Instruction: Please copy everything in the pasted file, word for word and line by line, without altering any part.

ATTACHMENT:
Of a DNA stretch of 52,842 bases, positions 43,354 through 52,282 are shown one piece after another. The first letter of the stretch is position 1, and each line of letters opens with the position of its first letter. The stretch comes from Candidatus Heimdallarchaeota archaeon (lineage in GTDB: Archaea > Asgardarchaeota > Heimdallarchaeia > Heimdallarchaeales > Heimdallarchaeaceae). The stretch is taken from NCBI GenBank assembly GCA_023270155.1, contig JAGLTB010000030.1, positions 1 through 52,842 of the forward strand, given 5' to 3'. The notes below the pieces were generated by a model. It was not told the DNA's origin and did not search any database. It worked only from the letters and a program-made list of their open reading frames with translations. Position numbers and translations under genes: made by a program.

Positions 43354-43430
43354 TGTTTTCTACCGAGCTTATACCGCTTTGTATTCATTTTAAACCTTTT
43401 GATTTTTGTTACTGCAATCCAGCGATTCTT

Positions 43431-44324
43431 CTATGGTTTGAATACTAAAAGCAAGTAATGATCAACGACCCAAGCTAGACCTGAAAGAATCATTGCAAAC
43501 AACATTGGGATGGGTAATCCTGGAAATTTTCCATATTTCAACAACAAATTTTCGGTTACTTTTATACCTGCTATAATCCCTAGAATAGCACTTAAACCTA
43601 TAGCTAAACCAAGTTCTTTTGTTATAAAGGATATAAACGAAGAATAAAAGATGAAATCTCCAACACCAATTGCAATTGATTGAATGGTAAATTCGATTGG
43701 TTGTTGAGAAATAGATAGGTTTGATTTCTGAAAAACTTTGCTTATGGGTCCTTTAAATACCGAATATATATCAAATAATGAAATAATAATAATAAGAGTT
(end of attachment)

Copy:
Of a DNA stretch of 52,842 bases, positions 43,354 through 52,282 are shown one piece after another. The first letter of the stretch is position 1, and each line of letters opens with the position of its first letter. The stretch comes from Candidatus Heimdallarchaeota archaeon (lineage in GTDB: Archaea > Asgardarchaeota > Heimdallarchaeia > Heimdallarchaeales > Heimdallarchaeaceae). The stretch is taken from NCBI GenBank assembly GCA_023270155.1, contig JAGLTB010000030.1, positions 1 through 52,842 of the forward strand, given 5' to 3'. The notes below the pieces were generated by a model. It was not told the DNA's origin and did not search any database. It worked only from the letters and a program-made list of their open reading frames with translations. Position numbers and translations under genes: made by a program.

Positions 43354-43430
43354 TGTTTTCTACCGAGCTTATACCGCTTTGTATTCATTTTAAACCTTTT
43401 GATTTTTGTTACTGCAATCCAGCGATTCTT

Positions 43431-44324
43431 CTATGGTTTGAATACTAAAAGCAAGTAATGATCAACGACCCAAGCTAGACCTGAAAGAATCATTGCAAAC
43501 AACATTGGGATGGGTAATCCTGGAAATTTTCCATATTTCAACAACAAATTTTCGGTTACTTTTATACCTGCTATAATCCCTAGAATAGCACTTAAACCTA
43601 TAGCTAAACCAAGTTCTTTTGTTATAAAGGATATAAACGAAGAATAAAAGATGAAATCTCCAACACCAATTGCAATTGATTGAATGGTAAATTCGATTGG
43701 TTGTTGAGAAATAGATAGGTTTGATTTCTGAAAAACTTTGCTTATGGGTCCTTTAAATACCGAATATATATCAAATAATGAAATAATAATAATAAGAGTT